Detective Danko was then recalled in further rebuttal. He testified that after talking to Eva Appelgate on January 11, 1979, he went to the cemetery on January 12th and located Leah Williams' grave and by using a metal probe determined "that there was damage in truth of the portion of the casket." He then obtained an exhumation order from the court of January 16th and uncovered the casket. He found a portion of the casket "broken away" and "the body was laying on its left side in the fetal position with its knees drawn up toward the chest." Large color photographs of the decomposed body in this position were shown to the jury. With that the State rested its case.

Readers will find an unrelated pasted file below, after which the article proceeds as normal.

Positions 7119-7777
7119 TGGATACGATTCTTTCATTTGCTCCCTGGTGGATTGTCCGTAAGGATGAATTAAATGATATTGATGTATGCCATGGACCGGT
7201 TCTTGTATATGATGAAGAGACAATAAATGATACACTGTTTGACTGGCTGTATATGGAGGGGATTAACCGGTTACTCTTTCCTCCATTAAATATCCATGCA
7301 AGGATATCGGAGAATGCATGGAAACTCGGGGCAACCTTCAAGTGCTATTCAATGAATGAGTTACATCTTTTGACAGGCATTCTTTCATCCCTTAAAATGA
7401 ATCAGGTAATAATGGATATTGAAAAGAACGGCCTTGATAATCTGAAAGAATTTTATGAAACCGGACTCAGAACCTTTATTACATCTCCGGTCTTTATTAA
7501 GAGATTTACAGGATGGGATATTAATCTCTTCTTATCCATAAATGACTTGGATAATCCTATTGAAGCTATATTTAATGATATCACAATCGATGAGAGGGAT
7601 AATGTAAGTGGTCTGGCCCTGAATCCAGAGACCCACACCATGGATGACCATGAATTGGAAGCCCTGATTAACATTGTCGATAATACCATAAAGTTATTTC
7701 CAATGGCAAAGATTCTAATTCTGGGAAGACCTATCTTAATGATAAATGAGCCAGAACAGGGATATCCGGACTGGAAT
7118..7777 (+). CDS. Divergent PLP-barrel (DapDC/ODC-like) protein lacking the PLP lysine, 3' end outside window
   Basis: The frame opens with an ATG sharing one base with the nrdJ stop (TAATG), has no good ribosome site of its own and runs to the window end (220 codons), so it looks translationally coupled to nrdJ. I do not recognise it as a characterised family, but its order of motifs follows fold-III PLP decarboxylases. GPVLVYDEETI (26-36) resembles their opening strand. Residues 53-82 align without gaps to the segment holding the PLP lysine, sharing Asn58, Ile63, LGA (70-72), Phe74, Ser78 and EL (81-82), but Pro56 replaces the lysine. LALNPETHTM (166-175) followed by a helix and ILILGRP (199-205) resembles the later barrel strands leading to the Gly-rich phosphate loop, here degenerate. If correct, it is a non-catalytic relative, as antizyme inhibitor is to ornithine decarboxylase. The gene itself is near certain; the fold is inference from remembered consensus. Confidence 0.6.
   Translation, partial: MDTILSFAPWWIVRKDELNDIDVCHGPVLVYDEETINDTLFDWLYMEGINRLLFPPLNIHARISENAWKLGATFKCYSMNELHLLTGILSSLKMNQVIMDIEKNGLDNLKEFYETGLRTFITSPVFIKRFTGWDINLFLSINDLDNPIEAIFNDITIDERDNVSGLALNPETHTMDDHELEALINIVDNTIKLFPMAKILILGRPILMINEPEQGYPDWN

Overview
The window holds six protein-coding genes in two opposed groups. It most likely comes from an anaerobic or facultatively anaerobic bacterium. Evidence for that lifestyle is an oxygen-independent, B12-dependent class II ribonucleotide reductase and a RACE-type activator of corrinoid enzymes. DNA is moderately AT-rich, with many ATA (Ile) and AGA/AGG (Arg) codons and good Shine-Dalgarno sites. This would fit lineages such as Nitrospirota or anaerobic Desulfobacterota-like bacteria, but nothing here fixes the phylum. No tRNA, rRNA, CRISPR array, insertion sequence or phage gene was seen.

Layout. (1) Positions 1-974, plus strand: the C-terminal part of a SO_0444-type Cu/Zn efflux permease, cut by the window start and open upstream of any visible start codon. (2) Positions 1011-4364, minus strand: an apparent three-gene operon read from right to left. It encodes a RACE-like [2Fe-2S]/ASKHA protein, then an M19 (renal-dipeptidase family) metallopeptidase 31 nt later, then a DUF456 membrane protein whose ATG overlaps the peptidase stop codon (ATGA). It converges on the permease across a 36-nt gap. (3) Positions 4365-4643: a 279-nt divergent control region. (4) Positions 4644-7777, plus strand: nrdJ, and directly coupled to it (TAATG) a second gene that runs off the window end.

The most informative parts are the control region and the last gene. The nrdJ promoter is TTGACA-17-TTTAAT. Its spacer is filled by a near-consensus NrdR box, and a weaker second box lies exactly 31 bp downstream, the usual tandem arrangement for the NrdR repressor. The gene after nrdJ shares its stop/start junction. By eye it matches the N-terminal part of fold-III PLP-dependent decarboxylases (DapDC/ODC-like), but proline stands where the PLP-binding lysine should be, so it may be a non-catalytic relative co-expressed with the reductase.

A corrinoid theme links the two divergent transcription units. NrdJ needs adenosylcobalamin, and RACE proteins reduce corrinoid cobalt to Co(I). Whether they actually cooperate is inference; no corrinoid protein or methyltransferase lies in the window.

The defense then reopened its case and presented the testimony of the previously unavailable Dr. Henderson, an expert in the field of psychiatry and a diplomate of the American Board of Psychiatry and Neurology. He testified that he examined the appellant on two occasions: November 13, 1979 and January 8, 1980. From the history he took from appellant he determined that, "... almost every problem he's had of any kind has been involved with some kind of alcohol use or intoxication." He gave the appellant what he *483 called "the usual mental status examination" which he broke down "into six parts of the person's mental function or psychological function." He testified that "part four is called thought content.... Mr. Lemon's thought content was probably the most single strikingly noteworthy part of his exam, because he showed a lot of strangeness in his thought content. It was, we call it bizarre, which is a favorite psychiatric word. It was full of what we call loose associations, which means that he didn't think very logically, he would jump from one subject to another without any real association between subject A and subject B. He would go off, he would have tangential thought.... He would go off on tangents. You would ask him one question, he would barely start to answer that and be way out in left field talking about something entirely unrelated from where he started. He also had thoughts which were in the jargon symptoms of psychosis or schizophrenia, if you will, that is they were thoughts which he believed or almost believed, most of the time, that were not real things.... [H]e had very unusual sequences of thought. Furthermore with thoughts, he showed a certain striking confusion because, and he himself readily admitted this, he could not tell the difference between real, quote, real thoughts, and imaginary thoughts. He couldn't tell the difference between what he dreamed and what he actually experienced. He told me, and subsequently me and Dr. Donner, a number of hairraising tales about things he had done and things that had happened to him which subsequently proved out to be, to our satisfaction anyway, not true."